Every month I take a look at what PIN newsrooms have been working on, and put together a note touching on work in newsrooms across the country.
In the last month I was struck by how many newsrooms are increasingly leveraging what PIN can do uniquely well: finding new story angles, collecting story tips, bringing new voices to your reporting, offering portraits of what’s happening in a community, convening people to tell their own story, and bridging the gap between online engagement and reaching sources either in person or via mobile. That’s what a broad and diverse source base has the power to do.
Speaking of broad and diverse, PIN newsrooms are also recruiting sources in new and creative ways. Marketplace’s analyst is going in the field with reporters, recruiting sources alongside interviews. WWOZ’s PIN staffer and her team of volunteers are recruiting new sources alongside music and community events. The St. Louis Beacon and Nine Network are convening an ambitious series of conversations around election questions, recruiting sources in the process. WNYC and California Watch are using SMS outreach to bridge the language gap. OPB is using LibrariUS to recruit new and diverse sources. By placing a single PIN signup link on a single high-traffic and topical webpage, WNYC gained a consistent flow of new sources.
Our Local Journalism Center partners in particular have been continuing strong social media outreach to grow their source networks, planning public outreach events for later in the fall, and using PIN to find sources for stories and to find new stories they wouldn’t be reporting on otherwise.
Changing Gears has been working with PIN to get new stories on their radar faster. From Sarah Alvarez:
“Changing Gears was able to cover several stories in the last month that only made it onto our radar through PIN.
We covered the phenomenon of temporary staffing agencies in the manufacturing industry needing more job seekers, while many still think there are no jobs available in manufacturing. This was explained and sourced by a PIN source outside of Changing Gears’ network — thanks for sharing!
Another PIN source sent us a tip that Detroit Metro Airport is experimenting with growing biofuels on the premises, and we covered it in this story. For one of our partner newsrooms, Michigan Radio, we were able to find a PIN source that could share the real reason Ford Motor company is not competitive in China today. He was the first Ford employee in China, and said it all boiled down to hats.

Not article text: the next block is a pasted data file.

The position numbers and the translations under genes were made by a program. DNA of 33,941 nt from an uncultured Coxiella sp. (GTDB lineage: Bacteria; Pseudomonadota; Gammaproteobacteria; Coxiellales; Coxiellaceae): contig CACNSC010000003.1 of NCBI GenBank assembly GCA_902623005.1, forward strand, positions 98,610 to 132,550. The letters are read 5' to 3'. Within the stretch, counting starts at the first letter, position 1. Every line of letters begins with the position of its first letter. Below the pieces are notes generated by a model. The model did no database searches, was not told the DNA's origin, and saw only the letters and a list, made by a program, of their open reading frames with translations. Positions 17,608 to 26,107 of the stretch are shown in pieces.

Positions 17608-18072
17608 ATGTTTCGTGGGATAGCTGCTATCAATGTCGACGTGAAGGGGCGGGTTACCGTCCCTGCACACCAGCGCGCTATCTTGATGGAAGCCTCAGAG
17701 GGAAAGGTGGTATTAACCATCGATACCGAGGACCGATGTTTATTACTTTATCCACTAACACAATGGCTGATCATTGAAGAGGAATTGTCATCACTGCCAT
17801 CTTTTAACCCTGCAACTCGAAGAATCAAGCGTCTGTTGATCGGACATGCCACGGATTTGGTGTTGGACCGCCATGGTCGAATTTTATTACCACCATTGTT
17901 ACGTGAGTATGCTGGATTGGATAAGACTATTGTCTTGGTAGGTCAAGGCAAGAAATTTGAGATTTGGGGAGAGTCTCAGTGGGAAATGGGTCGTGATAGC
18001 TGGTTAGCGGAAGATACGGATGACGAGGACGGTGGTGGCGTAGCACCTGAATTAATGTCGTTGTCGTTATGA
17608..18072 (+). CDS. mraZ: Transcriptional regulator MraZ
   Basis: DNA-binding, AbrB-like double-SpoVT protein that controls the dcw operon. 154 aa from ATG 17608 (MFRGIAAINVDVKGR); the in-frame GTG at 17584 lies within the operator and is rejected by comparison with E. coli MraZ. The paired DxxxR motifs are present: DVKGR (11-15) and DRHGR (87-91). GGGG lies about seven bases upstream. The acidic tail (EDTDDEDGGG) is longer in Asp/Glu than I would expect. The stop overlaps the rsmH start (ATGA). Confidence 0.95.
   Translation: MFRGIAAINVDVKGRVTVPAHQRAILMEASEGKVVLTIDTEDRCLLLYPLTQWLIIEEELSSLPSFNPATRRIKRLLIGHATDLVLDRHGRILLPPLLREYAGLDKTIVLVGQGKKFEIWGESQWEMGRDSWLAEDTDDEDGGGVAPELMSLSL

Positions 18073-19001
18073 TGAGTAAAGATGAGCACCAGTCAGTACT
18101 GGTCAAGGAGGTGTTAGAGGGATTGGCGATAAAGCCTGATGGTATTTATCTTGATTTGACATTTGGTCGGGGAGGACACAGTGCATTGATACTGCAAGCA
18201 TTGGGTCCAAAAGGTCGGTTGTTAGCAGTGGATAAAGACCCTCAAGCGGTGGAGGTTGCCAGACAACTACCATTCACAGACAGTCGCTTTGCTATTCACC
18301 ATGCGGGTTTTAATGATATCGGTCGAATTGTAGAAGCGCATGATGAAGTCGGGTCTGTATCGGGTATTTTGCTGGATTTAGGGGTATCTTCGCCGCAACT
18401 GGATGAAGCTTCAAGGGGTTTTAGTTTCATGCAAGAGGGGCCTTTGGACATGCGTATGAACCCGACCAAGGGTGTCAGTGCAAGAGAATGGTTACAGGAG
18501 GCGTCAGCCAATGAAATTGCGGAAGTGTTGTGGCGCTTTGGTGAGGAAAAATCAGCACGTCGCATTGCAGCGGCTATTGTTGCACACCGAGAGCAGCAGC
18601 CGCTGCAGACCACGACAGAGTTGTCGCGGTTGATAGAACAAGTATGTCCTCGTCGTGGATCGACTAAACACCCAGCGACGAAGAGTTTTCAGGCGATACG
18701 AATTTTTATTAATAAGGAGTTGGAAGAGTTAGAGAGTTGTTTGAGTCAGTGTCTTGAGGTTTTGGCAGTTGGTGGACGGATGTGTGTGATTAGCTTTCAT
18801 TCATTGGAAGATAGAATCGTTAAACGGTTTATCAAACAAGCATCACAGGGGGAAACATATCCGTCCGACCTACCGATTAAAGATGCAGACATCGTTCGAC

In Phoenix, Fronteras worked with PIN to get to know an undercovered immigrant community. From Nick Blumberg:
“In October, Fronteras profiled an immigrant community in Arizona that’s never received much attention: refugees from the Democratic Republic of Congo. They welcomed us into their community meeting, and to their lively church services. They told of the hardships they faced in their homeland, and of quiet but long-standing connections between Arizona and the Congo. And the president of their community organization shared his hope that immigrants from the Congo can become aware of and engaged in important civic matters in their new country. Check out the story here (three members at right).
We also partnered on two queries with fellow PIN partner Not In Our Town, a documentary group profiling people who fight hate crimes. We received a fascinating array of responses, as people shared about if and how they feel safe and accepted in their community.”
And at Harvest Public Media, Peggy Lowe is working with sources to BS-test myths and messages around food and agriculture:
“Two of our reports in the last month used what we learned from queries to get at the real story: One of our reporters was looking into whether or not a recent dispute over farm dust is addressing a real concern, so I created this queryasking sources for their experiences with farm dust….and wrote this blog item after the EPA ended the speculation with an announcement. The post is an attempt at transparency, more collaboration with our readers, and breaking news. The reporter also wrote a blog item. In advance of Food Day (October 24), we queried to find out if/how consumers are confused about messages about “good” and “bad” food. Turns out, they’re not so much confused as they are frustrated. Here’s the story.”